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*From*: Eva Nedoma <sek@dbai.tuwien.ac.at>*Date*: Tue, 22 Jun 2004 15:10:06 +0200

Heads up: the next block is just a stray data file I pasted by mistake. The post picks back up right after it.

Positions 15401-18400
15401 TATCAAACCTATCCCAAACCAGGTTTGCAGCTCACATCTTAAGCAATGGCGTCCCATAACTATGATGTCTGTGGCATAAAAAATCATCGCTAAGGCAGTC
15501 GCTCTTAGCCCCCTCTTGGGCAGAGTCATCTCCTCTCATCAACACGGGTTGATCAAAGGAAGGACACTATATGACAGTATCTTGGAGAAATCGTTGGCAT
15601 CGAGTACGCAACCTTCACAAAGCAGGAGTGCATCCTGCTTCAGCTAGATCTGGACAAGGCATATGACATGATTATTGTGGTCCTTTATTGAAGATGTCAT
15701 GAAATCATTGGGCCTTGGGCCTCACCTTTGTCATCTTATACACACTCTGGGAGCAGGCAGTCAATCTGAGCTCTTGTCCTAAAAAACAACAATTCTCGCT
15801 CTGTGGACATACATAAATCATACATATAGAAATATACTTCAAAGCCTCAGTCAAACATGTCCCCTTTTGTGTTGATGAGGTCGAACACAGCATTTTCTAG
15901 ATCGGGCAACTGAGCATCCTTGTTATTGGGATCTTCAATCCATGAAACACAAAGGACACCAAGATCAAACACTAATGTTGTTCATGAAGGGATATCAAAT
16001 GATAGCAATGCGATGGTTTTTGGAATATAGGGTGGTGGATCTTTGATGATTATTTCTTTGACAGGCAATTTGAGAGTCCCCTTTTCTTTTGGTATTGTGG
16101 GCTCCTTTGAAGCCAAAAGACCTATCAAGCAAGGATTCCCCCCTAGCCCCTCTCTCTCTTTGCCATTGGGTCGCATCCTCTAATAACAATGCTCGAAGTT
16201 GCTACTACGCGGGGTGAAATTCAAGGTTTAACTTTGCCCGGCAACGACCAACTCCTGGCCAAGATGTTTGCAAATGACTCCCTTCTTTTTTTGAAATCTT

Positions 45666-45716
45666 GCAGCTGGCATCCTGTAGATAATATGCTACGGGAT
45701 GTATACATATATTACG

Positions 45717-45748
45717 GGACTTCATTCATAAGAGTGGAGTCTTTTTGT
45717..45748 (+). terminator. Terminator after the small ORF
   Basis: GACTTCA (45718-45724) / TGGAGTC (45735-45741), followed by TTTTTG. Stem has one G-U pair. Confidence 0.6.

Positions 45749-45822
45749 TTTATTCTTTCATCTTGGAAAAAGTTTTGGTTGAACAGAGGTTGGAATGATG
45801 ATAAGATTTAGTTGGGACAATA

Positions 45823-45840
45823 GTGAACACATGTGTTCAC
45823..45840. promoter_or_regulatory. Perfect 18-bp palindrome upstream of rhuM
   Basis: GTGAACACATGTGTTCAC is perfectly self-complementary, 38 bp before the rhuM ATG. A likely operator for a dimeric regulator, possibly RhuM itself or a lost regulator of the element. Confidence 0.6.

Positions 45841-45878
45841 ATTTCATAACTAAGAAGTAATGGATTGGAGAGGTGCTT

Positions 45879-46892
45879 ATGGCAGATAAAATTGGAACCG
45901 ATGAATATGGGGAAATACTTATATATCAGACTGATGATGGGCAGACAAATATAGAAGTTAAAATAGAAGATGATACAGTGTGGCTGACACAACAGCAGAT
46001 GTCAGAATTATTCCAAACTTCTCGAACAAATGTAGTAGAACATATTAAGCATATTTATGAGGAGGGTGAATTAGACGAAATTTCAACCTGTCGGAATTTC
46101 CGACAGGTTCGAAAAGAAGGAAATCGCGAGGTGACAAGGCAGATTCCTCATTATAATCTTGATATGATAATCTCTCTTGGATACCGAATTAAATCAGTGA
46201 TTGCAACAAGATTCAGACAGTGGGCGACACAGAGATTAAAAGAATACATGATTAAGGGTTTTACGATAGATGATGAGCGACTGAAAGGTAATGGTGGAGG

Einladung zum Vortrag Ben McMahan Rice University, Houston Department of Computer Science "Projection Pushing Revisted" Mittwoch, 23. Juni 2004, 16h s.t. Seminarraum 184/3, 1040 Wien, Favoritenstraße 11, Stiege 4 (neben Protier), 3. Stock, roter Bereich Abstract: The join operation, which combines tuples from multiple relations, is the most fundamental and, typically, the most expensive operation in database queries. The standard approach to join-query optimization is cost based, which requires developing a cost model, assigning an estimated cost to each query-processing plan, and searching in the space of all plans for a plan of minimal cost. Two other approaches can be found in the database-theory literature. The first approach, initially proposed by Chandra and Merlin, focused on minimizing the number of joins rather then on selecting an optimal join order. Unfortunately, this approach requires a homomorphism test, which itself is NP-complete, and has not been pursued in practical query processing. The second, more recent, approach focuses on structural properties of the query in order to find a project-join order that will minimize the size of intermediate results during query evaluation. For example, it is known that for Boolean project-join queries a project-join order can be found such that the arity of intermediate results is the treewidth of the join graph plus one. In this talk we pursue the structural-optimization approach, motivated by its success in the context of constraint satisfaction. We chose a setup in which the cost-based approach is rather ineffective; we generate project-join queries with a large number of relations over databases with small relations. We show that a standard SQL planner (we use PostgreSQL) spends an exponential amount of time on generating plans for such queries, with rather dismal results in terms of performance. We then show how structural techniques, including projection pushing and join reordering, can yield exponential improvements in query execution time. Finally, we combine early projection and join reordering in an implementation of the bucket-elimination method from constraint satisfaction to obtain another exponential improvement.